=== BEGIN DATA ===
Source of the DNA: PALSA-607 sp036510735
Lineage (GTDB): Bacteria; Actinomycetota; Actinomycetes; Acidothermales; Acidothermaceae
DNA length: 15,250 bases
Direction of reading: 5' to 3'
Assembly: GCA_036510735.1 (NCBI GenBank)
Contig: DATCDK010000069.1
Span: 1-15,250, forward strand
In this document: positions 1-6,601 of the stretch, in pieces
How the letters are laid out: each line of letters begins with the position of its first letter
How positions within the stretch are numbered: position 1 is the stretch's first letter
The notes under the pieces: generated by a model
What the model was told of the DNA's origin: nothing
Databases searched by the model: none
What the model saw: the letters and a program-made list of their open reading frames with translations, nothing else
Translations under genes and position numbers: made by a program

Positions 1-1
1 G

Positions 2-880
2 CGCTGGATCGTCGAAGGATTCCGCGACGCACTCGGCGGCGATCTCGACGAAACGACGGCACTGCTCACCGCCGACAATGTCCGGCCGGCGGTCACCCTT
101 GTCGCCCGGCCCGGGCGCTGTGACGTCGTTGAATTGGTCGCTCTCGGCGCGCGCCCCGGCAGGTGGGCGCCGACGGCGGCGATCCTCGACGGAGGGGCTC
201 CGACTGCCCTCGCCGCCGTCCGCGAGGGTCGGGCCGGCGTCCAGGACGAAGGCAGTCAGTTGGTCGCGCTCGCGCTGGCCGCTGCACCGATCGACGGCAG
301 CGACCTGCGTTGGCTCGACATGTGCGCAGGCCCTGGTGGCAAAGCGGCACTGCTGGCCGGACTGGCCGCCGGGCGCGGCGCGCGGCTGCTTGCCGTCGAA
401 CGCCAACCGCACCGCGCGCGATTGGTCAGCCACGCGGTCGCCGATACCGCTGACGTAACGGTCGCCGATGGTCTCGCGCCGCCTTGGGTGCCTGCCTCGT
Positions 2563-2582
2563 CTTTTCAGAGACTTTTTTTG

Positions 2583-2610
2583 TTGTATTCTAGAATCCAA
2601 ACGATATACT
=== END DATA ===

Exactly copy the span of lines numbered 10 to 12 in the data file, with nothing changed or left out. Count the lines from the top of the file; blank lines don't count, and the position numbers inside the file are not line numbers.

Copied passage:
How positions within the stretch are numbered: position 1 is the stretch's first letter
The notes under the pieces: generated by a model
What the model was told of the DNA's origin: nothing